Friday, September 8, 2017

Lower pool of Solomon: ancient photo

Most of the changes that have occurred in the Middle East in Israel's area occurred after the early 1900s when loads of immigrants resettled there subsequent to WWI. SO when you see photos of the area taken in the late 1800s and early 1900s, it's isn't like looking at a 100 year old photo, it's like looking at a 1000 year old photo.

I like to look and think about when Jesus walked. The book Earthly Footsteps of the Man of Galilee contain 384 Original Photographic Views and Descriptions of Places Connected with Earthly Life of Our Lord and His Apostles, Traced with Note Book and Camera. It was published in 1894.


Here is the caption given in the book Earthly Footsteps:
‎The above view of the lowest and most extensive of the Pools of Solomon gives one an idea of the masonry used in the structure of this remarkable reservoir. Our artist stood upon a hill to the north of this pool. You may see in the picture our horses and dragoman down in the valley, and the few people at the further corner of the pool look like Liliputians. To the south beyond we see one of the Judean hills. If this reservoir were full it would float one of the largest of ocean steamers. In the narrow valley a short distance below the pools is the little village of Urt√Ęs, with ancient ruins, which is supposed to be the Etham where Josephus says were the Gardens of Solomon. There are gardens and fountains there at this day, and it is very probable that upon those fertile slopes running down to the green cup of the hills lay the vineyards, orchards and pleasure grounds of Solomon; and he, walking through his great plantations here, may have communed with his own spirit and arrived at the solution of the problem that “all is vanity and vexation of spirit.” Perhaps here after the cares of state he “went down into the garden of nuts to see the green plants of the valley; to see whether the rose budded and the pomegranates were in flower.” Near by on the summit of her hill, “clothed with the olive, vine and figs,” sits “the little town of Bethlehem,” where in a low khan was born “a greater than Solomon,” who “opened a fountain in the house of David for sin and uncleaness.”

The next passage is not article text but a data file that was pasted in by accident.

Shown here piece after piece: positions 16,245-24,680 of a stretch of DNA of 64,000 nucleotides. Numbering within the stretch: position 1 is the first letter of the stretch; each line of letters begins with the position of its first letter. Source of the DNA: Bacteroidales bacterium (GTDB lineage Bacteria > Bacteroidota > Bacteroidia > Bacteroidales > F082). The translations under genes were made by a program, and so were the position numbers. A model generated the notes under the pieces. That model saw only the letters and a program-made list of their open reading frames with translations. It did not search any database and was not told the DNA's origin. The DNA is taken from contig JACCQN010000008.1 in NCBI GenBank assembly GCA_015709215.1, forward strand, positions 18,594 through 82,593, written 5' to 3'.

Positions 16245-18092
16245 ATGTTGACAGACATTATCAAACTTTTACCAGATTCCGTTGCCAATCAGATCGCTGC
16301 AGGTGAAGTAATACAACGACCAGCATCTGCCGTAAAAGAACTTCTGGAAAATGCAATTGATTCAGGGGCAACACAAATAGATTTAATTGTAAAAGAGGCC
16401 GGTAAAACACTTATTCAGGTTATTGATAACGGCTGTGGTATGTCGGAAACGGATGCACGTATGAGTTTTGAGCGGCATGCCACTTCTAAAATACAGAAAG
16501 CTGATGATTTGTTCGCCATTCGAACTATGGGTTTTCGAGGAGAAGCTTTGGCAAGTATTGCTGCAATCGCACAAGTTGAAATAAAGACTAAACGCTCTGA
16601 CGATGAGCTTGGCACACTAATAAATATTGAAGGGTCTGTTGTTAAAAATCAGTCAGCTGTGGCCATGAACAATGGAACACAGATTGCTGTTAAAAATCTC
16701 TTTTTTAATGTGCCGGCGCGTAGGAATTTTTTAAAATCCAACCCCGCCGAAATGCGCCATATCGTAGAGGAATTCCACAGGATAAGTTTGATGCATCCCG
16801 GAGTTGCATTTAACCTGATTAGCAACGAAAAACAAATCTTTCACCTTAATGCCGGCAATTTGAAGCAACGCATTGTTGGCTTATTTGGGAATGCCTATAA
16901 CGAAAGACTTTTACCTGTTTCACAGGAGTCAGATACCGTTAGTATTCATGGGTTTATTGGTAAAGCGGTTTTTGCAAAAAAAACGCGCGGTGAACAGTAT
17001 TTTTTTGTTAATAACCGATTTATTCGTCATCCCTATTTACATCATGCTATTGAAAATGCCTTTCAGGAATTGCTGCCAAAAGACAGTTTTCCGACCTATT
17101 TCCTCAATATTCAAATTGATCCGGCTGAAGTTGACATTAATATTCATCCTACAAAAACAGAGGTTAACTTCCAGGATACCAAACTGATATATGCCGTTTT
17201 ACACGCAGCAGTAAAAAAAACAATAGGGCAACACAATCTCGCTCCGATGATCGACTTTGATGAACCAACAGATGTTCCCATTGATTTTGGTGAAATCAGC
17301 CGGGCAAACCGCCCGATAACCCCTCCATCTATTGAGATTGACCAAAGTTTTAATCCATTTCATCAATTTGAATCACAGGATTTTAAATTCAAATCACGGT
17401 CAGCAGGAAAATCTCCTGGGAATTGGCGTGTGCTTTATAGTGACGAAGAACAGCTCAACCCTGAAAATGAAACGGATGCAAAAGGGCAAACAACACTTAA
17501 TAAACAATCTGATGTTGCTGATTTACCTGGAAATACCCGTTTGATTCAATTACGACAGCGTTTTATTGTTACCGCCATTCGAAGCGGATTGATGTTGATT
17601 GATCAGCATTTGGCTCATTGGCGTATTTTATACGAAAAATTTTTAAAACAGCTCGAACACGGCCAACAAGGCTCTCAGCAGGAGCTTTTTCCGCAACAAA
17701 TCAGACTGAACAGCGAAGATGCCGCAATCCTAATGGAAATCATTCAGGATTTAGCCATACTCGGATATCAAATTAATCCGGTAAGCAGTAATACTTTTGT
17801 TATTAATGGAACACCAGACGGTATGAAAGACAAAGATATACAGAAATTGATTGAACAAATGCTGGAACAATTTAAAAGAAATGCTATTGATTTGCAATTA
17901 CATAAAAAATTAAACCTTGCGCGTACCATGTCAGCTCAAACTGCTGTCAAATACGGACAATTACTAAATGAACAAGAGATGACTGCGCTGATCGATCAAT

You can also learn more here about the Jerusalem aqueduct system.

When you study the Bible, it's also good to look at maps, atlas, photos, and geography, as well as history so that when a verse describes activity at an aqueduct or pool, or stopping up a well, or the caves etc., you can really visualize it.

When we read the Bible we know it's real, but sometimes tend to think that the events and people depicted are far away or even characters instead of living people. King David lived then and he lives now. Being able to have a picture in your head brings things more to mind and helps set events in context.

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